Novel Ending For Dispute Over Tenure
HARVARD Law School agreed to pay $260,000 to a domestic-violence institute to settle a lawsuit brought by a former professor who says she was denied tenure because she is a woman.
Clare Dalton said five men with similar qualifications were granted tenure in 1987, the year she was passed over. ``Harvard's money is being put into resources for women who suffer the most egregious form of gender discrimination,'' Ms. Dalton said Tuesday.
Dalton, the wife of Labor Secretary Robert Reich and now a professor at Northeastern's law school, helped found its Domestic Violence Institute. It trains law students to represent those who are victims of such acts.
Harvard Law School Dean Robert Clark, who was not dean at the time of the flap, denied that Dalton didn't get tenure because she is a woman. Harvard attorney Anne Taylor said the university admitted no fault and was pleased with the settlement. Whistle-blower vindicated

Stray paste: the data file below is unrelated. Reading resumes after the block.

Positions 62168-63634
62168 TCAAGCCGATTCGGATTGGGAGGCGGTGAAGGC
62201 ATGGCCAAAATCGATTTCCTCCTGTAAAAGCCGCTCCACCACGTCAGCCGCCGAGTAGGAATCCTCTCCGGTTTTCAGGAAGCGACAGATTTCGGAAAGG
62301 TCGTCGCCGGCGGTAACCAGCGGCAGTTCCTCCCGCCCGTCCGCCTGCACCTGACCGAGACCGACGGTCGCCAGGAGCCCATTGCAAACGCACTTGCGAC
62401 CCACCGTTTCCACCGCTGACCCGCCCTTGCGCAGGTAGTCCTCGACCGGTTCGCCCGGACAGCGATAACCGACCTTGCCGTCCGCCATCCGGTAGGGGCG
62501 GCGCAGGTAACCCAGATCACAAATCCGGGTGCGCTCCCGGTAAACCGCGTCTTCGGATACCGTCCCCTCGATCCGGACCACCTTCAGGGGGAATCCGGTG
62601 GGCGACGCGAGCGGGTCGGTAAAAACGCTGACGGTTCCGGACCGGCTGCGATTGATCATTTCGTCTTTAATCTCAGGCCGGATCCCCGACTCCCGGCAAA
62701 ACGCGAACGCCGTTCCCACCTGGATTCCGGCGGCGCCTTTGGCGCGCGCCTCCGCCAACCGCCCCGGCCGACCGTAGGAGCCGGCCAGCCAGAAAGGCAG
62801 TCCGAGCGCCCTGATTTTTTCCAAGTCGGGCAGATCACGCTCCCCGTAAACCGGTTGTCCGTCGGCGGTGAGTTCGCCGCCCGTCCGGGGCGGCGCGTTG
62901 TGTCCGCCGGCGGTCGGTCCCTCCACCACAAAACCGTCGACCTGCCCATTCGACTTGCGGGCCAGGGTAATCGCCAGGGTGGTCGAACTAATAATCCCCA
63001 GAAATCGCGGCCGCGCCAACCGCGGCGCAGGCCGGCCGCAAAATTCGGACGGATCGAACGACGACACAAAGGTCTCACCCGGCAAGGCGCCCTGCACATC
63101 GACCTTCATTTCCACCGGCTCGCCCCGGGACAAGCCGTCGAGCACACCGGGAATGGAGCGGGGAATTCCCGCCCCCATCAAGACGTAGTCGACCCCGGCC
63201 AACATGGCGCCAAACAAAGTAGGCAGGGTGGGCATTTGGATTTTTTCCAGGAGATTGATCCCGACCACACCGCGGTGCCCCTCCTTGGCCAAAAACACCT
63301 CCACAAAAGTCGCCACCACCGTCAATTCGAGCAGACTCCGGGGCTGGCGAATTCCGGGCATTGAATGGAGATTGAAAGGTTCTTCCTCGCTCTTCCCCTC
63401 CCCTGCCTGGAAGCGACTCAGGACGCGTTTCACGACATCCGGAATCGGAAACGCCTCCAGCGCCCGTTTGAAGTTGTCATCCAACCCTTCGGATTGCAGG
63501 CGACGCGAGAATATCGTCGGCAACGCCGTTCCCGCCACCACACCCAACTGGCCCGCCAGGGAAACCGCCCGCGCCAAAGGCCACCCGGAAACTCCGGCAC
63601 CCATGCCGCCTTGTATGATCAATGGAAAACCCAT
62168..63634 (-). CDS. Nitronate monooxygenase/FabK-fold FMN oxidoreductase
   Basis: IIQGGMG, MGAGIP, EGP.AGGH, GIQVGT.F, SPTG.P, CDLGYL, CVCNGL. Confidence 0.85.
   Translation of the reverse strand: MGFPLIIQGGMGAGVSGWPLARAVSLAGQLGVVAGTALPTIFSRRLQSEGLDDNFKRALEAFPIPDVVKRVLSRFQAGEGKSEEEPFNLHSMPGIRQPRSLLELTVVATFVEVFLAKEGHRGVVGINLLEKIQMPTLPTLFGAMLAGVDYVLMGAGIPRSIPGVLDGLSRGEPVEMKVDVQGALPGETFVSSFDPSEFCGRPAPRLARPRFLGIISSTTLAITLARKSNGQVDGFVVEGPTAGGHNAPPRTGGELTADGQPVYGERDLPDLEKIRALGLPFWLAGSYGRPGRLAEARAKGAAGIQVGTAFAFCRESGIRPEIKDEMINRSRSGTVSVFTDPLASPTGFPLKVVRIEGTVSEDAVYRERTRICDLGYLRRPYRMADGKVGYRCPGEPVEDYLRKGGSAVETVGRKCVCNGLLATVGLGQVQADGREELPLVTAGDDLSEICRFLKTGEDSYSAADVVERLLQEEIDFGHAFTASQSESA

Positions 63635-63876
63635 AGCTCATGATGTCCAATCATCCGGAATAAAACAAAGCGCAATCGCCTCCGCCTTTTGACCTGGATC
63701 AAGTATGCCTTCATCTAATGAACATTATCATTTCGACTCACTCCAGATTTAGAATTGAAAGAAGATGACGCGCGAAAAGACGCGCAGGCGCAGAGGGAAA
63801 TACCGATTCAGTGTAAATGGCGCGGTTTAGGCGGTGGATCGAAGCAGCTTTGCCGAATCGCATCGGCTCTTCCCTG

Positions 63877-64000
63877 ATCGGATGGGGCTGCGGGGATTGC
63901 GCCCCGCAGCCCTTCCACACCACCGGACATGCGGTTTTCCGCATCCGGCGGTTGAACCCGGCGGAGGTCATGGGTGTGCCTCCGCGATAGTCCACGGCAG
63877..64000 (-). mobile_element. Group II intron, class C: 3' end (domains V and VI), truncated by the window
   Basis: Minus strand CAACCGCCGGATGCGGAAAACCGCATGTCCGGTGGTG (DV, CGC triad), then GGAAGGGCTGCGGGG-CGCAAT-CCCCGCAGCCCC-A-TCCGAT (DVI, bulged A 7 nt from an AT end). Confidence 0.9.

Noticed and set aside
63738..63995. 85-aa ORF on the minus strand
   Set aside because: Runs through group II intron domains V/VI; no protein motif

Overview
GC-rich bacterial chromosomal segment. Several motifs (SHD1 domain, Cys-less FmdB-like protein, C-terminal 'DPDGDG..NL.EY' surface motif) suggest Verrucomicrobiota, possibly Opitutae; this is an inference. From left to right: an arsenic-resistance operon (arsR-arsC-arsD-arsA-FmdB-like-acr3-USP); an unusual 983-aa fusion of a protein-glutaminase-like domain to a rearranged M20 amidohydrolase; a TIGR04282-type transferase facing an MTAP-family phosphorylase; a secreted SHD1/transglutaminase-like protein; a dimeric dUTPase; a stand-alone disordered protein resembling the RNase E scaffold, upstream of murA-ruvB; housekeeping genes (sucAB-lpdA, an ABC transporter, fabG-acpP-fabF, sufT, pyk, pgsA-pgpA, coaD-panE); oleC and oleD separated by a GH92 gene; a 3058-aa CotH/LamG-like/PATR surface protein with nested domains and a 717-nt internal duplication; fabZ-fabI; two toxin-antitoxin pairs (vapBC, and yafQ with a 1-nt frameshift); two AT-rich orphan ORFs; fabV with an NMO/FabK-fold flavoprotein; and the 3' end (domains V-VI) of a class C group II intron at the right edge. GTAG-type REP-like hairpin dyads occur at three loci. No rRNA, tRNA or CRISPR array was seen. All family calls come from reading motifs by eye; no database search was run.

A University of Michigan researcher who was robbed of credit for her work by a colleague and then punished when she complained was awarded $1.2 million on Tuesday.
``It's an enormous vindication, one of the few cases where a whistle-blower in science has been unmitigatedly vindicated,'' said Carolyn Phinney, a psychologist who had done work on wisdom and aging.
A jury ruled May 12 that Marion Perlmutter, a senior scientist at the university's Institute of Gerontology, defrauded her fellow researcher by taking her work in exchange for false promises of future employment.
The jury also found that Richard Adelman, director of the institute, violated a state whistle-blower protection law by retaliating against Ms. Phinney after she filed a complaint. Mr. Adelman suspended Phinney, and her contract was not renewed. The university hasn't decided whether to appeal. No to `Joe Camel'
The attorneys general of 27 states want the Federal Trade Commission to ban the R.J. Reynolds Tobacco Co.'s ``Joe Camel'' advertising campaign. They say it encourages young people to smoke.
In a letter Tuesday to the chairman of the FTC, New York Attorney General Robert Abrams said federal action is necessary to protect children.
A Reynolds spokeswoman, Maura Payne Ellis, said: ``We are adamantly opposed to youth smoking. If we thought this was contributing to youth smoking, we would change it ourselves.''